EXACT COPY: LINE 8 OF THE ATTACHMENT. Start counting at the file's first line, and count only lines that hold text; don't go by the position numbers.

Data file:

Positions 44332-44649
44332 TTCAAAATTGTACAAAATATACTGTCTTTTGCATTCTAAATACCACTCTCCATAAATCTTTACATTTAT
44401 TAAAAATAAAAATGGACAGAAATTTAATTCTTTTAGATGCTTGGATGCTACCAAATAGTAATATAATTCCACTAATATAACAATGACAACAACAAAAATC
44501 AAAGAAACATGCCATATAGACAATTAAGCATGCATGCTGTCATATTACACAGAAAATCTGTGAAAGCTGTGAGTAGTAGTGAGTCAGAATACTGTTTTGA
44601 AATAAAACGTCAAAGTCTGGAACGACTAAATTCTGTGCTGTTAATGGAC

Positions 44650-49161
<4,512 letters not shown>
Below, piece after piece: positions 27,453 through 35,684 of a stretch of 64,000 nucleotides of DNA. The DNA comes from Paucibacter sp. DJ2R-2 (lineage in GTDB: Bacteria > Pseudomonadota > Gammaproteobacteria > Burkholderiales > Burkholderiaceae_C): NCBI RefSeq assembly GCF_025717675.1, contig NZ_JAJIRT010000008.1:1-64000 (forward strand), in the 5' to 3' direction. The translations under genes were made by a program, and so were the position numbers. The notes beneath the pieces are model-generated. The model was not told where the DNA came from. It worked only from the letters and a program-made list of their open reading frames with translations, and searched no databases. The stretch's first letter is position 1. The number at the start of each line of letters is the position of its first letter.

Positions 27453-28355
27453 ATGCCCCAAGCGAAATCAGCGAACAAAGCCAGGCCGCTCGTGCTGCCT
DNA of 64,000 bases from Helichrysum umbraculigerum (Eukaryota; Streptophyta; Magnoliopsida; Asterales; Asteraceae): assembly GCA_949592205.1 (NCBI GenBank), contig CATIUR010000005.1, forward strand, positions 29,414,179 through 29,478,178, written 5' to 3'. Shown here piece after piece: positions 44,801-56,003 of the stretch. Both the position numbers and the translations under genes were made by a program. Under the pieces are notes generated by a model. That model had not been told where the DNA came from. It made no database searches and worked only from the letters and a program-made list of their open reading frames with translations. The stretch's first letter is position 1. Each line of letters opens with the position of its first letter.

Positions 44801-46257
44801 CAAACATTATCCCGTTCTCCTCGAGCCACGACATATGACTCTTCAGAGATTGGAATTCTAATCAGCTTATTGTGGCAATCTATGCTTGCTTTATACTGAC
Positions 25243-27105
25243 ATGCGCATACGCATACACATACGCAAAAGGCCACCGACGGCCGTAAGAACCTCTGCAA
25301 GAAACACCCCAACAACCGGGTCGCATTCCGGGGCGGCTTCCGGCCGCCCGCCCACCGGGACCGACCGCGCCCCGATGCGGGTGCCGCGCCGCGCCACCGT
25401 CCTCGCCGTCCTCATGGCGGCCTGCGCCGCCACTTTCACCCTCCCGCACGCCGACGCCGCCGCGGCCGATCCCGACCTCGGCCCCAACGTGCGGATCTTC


Below, piece after piece: positions 27,453 through 35,684 of a stretch of 64,000 nucleotides of DNA. The DNA comes from Paucibacter sp. DJ2R-2 (lineage in GTDB: Bacteria > Pseudomonadota > Gammaproteobacteria > Burkholderiales > Burkholderiaceae_C): NCBI RefSeq assembly GCF_025717675.1, contig NZ_JAJIRT010000008.1:1-64000 (forward strand), in the 5' to 3' direction. The translations under genes were made by a program, and so were the position numbers. The notes beneath the pieces are model-generated. The model was not told where the DNA came from. It worked only from the letters and a program-made list of their open reading frames with translations, and searched no databases. The stretch's first letter is position 1. The number at the start of each line of letters is the position of its first letter.